At first meeting of Trump’s opioid commission, health advocates plead for Medicaid spending
WASHINGTON — Health advocates on Friday used the first meeting of President Trump’s commission on the opioid crisis to criticize a bill that would slash future Medicaid spending and deregulate the health insurance market, arguing that the legislation would undermine whatever progress the panel could make.
“Medicaid is the largest national payer for addiction and mental health treatment,” said Dr. Joe Parks, the medical director for the National Council for Behavioral Health. “Since the majority of increased opiate deaths and suicide occur in young and middle-aged adults, which is the [Medicaid] expansion population, the Medicaid expansions must be maintained and completed.”
His audience at the first meeting of the President’s Commission on Combating Drug Addiction and the Opioid Crisis, chaired by New Jersey Gov. Chris Christie, included Health and Human Services Secretary Tom Price, top White House advisers Kellyanne Conway and Jared Kushner, and Secretary of Veterans Affairs David Shulkin.
A pending bill in the Senate is expected to call for slashing federal Medicaid funding and rolling back expansions put into place in recent years by the Affordable Care Act. A version of the bill passed by the House would reduce planned Medicaid spending by $880 billion over the next decade.
“Medicaid, essential health benefits, parity, parity, parity,” said Gary Mendell, the CEO of the addiction-focused nonprofit Shatterproof, referring to Medicaid cuts proposed in Trump’s budget and by pending legislation to repeal elements of the Affordable Care Act, including regulations mandating which basic aspects of health care insurers must cover. “That category cannot be underemphasized.”
Democratic legislators in recent weeks have highlighted the gap that would be left by a Medicaid cut. Data show that Medicaid-eligible patients in expansion states pay less in out-of-pocket costs for addiction treatment. Medicaid programs also account for roughly one-quarter of annual payments for buprenorphine, an opioid-based painkiller used in medication-assisted addiction treatment.
At Friday’s meeting, North Carolina Gov. Roy Cooper, a Democrat and a member of the opioid commission, also emphasized the importance of Medicaid in addressing the nation’s epidemic.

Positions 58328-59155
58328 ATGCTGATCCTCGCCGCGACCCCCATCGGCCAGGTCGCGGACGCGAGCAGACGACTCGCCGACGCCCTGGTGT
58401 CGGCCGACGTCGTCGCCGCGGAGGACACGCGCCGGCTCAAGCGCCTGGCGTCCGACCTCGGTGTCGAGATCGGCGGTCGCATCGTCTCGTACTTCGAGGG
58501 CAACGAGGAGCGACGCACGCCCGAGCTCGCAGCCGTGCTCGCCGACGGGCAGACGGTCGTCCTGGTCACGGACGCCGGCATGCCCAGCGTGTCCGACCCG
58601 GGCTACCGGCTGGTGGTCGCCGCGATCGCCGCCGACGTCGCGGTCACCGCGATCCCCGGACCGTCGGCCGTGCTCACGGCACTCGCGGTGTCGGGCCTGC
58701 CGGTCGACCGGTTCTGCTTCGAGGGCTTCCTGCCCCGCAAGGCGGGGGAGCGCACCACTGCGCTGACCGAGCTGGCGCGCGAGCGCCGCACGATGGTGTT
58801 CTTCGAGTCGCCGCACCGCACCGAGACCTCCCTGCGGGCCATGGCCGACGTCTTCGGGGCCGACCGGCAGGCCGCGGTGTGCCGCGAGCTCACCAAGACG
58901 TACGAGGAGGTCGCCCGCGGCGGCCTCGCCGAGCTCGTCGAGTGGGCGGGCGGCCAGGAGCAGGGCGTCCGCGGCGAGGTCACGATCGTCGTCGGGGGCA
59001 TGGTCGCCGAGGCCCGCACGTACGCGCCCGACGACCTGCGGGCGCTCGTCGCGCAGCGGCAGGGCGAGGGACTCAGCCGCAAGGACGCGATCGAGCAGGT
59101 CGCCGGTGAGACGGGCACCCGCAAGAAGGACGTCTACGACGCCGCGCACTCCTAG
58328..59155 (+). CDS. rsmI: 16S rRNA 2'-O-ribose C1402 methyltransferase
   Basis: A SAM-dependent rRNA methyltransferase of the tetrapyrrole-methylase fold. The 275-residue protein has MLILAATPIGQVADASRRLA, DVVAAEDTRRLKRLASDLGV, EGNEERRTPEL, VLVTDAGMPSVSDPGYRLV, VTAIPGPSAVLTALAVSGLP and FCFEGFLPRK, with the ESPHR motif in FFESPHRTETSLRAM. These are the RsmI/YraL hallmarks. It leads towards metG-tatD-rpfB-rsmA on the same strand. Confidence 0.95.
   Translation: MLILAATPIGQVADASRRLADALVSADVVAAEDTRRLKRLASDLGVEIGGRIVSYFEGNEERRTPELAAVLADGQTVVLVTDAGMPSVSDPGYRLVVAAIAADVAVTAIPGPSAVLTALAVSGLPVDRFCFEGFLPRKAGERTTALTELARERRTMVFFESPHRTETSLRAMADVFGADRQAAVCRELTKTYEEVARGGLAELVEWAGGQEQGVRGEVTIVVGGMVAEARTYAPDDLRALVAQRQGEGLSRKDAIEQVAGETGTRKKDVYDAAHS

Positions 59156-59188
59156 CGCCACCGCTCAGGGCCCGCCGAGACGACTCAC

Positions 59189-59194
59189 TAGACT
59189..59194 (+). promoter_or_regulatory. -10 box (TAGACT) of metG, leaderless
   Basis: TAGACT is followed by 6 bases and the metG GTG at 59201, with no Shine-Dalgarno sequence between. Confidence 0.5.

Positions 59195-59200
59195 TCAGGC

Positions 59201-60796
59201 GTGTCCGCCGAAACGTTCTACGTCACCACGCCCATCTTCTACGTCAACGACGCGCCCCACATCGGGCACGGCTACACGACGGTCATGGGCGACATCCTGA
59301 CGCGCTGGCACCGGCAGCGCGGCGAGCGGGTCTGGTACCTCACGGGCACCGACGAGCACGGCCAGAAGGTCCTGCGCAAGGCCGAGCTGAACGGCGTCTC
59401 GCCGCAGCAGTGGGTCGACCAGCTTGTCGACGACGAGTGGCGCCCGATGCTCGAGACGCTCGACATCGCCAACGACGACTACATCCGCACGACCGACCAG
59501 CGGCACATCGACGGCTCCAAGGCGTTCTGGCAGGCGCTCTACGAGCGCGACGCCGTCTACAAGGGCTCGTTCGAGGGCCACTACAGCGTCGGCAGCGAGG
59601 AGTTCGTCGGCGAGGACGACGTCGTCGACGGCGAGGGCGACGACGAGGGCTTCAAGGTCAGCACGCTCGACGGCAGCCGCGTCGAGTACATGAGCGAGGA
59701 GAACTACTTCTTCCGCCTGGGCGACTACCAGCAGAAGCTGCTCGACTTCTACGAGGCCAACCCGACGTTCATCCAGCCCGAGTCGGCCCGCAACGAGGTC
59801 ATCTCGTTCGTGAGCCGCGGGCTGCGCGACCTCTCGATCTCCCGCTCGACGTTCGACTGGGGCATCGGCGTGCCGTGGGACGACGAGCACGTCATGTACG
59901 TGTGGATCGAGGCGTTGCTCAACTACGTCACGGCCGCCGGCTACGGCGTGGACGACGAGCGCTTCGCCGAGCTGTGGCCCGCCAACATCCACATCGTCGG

“We’re kidding ourselves if we don’t think that what is happening over in Congress regarding issues of health care matters to this issue,” he said, later citing Medicaid specifically. “If we make it harder and more expensive for people to get health care coverage, it’s going to make this crisis worse.”
There was consensus on at least some issues related to medical treatment during the session. Chief among them was that naloxone, an overdose-reversal drug, must be made widely available to communities and law enforcement agencies nationwide.
Cooper was also receptive to a point made by Dr. Kelly Clark of the American Society of Addiction Medicine, who maintained that despite Medicaid’s importance to addiction treatment it does not always spend its dollars efficiently, especially with regard to the “substantial” number of reimbursements issued for detoxification treatment.
“I can tell you that typically, the utilization of inpatient detoxification and the 28-day manualized rehabilitation is not evidence-based care,” she said. “We know that detoxification is not considered treatment by ACM for opioid addiction. We’re using a lot of expensive care in inpatient environments and not the ongoing care that we need to do for chronic brain disease treatment. It’s substantial.”
This article is reproduced with permission from STAT. It was first published on June 16, 2017. Find the original story here.